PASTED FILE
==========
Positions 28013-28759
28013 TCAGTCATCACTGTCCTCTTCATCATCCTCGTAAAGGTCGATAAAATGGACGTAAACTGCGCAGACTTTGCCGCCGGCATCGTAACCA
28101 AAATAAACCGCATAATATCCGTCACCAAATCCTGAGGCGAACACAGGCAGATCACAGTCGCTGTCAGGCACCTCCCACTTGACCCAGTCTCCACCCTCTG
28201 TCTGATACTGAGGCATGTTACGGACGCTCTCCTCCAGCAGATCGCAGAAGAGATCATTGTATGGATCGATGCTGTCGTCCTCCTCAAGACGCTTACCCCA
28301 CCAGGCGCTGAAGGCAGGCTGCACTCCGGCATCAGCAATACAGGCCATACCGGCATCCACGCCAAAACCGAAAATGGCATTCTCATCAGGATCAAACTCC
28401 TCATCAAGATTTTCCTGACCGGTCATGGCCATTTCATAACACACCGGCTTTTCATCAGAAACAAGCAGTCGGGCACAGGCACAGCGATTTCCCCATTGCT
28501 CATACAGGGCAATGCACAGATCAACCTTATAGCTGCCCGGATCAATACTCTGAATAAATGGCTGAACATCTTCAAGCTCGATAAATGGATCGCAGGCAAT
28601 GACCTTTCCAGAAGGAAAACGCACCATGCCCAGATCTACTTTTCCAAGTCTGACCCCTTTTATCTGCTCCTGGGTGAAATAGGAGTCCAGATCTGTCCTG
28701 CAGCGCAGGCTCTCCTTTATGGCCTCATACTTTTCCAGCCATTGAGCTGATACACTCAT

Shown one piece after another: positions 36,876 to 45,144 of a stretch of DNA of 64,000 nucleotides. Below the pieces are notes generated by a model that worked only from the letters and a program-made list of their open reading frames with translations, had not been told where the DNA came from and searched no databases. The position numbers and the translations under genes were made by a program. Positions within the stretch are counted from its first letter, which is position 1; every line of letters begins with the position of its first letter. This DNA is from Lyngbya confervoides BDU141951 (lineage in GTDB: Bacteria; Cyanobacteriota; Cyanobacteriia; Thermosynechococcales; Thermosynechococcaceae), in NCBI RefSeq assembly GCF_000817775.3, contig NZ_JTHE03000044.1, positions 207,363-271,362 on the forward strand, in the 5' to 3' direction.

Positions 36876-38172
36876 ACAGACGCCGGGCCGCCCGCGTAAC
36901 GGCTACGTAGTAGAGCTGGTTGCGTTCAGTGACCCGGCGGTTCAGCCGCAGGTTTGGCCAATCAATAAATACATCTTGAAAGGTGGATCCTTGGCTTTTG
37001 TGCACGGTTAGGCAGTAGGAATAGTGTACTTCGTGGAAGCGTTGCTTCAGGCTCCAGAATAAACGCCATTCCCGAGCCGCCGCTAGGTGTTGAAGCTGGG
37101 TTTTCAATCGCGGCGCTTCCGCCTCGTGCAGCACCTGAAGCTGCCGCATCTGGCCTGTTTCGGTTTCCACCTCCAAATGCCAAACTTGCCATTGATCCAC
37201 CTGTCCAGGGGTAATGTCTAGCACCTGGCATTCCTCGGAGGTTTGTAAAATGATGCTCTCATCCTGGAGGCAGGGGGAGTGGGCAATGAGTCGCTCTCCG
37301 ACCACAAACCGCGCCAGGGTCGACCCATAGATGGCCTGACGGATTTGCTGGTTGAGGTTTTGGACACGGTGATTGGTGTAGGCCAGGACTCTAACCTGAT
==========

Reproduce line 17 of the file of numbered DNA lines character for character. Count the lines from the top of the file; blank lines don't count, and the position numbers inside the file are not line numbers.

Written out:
37301 ACCACAAACCGCGCCAGGGTCGACCCATAGATGGCCTGACGGATTTGCTGGTTGAGGTTTTGGACACGGTGATTGGTGTAGGCCAGGACTCTAACCTGAT